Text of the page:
The All-American Linebacker Leads The Nation's No. 2-Ranked D-III Program

(credit: CBS)

(credit: CBS)

Everybody loves Tremayne Williams.

Both on and off the record, his trainers, his teammates and his coach respect and revere the face of the Tommie football team.

“He’s our poster boy,” coach Glenn Caruso said during two-a-days last week at O’Shaughnessy Stadium.

Coach Glenn Caruso calls the senior linebacker "our poster boy." (credit: CBS)

Coach Glenn Caruso calls the senior linebacker “our poster boy.” (credit: CBS)

It’s true – both proverbially and literally – as St. Thomas’ 2013 season schedule poster showcases the preseason All-American linebacker.

Most know the senior as the humble and stoic do-it-all defensive leader of the No. 2-ranked D-III football team in the nation — he tallied 10 tackles for loss, four sacks, three forced fumbles, two interceptions, and one fumble recovery back in 2012.

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But the 21-year-old’s also a cerebral electrical engineer, a motorcycle fanatic, and still takes notes during positional meetings.

Here are six things you need to know about the man teammates teasingly call Blade. And if you aren’t planning on watching the Tommies kick off the season against UW-Eau Claire at 1:10 p.m. Saturday in O’Shaughnessy Stadium in person, 830 WCCO’s bringing it to you live.

Williams channels Wesley Snipes — sometimes
“At the cookout we have to start camp, he was walking across the field with a fresh Mohawk, and had sunglasses on,” fellow star senior linebacker Harry Pitera recalled. “I leaned over to a guy and said, ‘Looks like Blade’s coming.’ I expected him to have dual swords on his back. That’s part of our linebacker group — everyone is good at taking jokes.”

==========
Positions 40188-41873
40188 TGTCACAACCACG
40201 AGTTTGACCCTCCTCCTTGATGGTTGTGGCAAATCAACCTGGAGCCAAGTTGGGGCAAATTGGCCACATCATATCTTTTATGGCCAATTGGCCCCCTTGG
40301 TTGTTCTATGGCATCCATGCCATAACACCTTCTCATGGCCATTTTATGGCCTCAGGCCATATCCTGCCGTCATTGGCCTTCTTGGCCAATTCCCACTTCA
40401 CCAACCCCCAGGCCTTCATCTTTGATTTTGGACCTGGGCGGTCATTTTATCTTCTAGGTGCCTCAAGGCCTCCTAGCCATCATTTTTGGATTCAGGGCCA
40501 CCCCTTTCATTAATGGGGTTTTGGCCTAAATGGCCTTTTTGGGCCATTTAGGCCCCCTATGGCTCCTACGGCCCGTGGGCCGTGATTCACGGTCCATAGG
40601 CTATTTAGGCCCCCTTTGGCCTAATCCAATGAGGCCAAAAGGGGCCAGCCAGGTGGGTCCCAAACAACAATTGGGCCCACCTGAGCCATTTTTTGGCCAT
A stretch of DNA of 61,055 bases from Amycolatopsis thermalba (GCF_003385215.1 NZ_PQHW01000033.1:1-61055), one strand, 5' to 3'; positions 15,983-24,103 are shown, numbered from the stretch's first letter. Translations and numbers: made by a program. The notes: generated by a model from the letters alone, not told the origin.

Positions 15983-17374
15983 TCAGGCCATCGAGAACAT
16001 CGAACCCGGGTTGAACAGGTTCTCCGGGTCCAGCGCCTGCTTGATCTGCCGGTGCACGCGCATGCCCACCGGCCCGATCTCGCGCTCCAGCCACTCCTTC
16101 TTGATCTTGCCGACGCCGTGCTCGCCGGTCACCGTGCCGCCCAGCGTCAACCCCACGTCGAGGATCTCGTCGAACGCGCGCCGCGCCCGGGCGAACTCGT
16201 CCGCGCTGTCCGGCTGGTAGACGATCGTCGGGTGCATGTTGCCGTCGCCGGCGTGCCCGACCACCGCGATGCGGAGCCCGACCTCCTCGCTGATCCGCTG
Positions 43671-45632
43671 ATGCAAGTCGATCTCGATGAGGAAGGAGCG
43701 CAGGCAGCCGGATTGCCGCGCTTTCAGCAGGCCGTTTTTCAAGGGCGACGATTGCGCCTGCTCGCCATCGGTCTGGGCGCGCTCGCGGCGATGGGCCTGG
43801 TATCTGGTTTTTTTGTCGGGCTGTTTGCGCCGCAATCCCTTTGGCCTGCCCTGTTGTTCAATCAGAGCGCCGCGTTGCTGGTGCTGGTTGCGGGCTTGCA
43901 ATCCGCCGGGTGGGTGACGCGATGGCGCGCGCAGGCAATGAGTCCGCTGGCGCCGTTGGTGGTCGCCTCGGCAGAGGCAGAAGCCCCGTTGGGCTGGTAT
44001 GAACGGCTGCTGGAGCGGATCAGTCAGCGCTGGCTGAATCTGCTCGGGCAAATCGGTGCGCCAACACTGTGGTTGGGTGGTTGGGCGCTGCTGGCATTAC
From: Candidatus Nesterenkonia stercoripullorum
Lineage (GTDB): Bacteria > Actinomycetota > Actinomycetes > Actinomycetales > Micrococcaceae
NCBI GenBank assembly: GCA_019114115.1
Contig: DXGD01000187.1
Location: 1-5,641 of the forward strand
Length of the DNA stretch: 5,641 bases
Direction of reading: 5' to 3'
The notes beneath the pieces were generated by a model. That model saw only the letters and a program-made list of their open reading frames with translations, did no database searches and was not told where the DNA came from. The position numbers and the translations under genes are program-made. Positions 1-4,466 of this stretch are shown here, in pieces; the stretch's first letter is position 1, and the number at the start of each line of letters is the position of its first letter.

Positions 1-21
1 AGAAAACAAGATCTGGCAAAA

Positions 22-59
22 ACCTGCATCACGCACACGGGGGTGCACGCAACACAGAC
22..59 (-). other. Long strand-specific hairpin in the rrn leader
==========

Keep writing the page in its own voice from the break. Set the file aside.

The fact he owns a black and silver Cruiser Kawasaki Vulcan only adds to the lore.

(credit: CBS)

(credit: CBS)

Coaches wish they could engineer leaders just like him
“The day we moved out of the dorms, he was in the weight room putting up good weight,” Pitera said. “I wasn’t out there then. I was gassed. It speaks to his conditioning. He can do it all.”

Some of that inherent strength could be a product of twice placing in the top five at state while wrestling back in Appleton, Wis.

No red carpet awaited him as an incoming freshman
“Caruso said, ‘You got to work. It’s not going to be handed to you,'” Williams said. “I came in as fifth string, and I worked my way up to second string during my freshman year.

He’s been sold on the Caruso motto ever since.

“My high school coach also preaches pride,” Williams said. “They both believe hard work beats talent when talent doesn’t work hard.”

(credit: CBS)

(credit: CBS)

Summer 2013 was work, and working out
When he wasn’t training alongside Danny Rivers, who wrestled for Wisconsin and now owns Rivers Fitness, Williams was raising his electrical engineering game as an intern at Faith Technologies.

“I do layouts for different buildings for them,” he said. “People ask me all the time why I went into engineering. I love the problem solving aspect of it. It’s not the same thing all the time.”

Pitera credits Williams’ quiet confidence
And it’s spot-on. Williams doesn’t need to pipe up to lead. His on-the-field focus and devotion do the talking. And when asked about his solid stat line from 2012, he deflected.

“I play along some solid people,” he said. “I can’t take all the credit.”

And as for the preseason All-American honors, well, they’re useless to Williams.

“I’ve never really been into rankings,” he said, as he only discovers his awards when friends alert him to it. “They’re a compliment, but they’re something that I have to surpass. I want more than that.”

Tremayne, Terrell and mother Brenda Butler. (credit: submitted)

Tremayne, Terrell and mother Brenda Butler. (credit: submitted)

He lauds one person above all others
My mom (Brenda Butler) has always been the motivating factor in my life,” he said. “Her work ethic, drive and time management – she did it all raising my brother (Terrell) and I. She gave me the opportunity to play sports.”

Brenda’s still going the extra mile, all the way from eastern Wisconsin.

“She usually comes with my grandpa,” Williams said. “My whole family likes to get out here and come to nearly all of my home games.”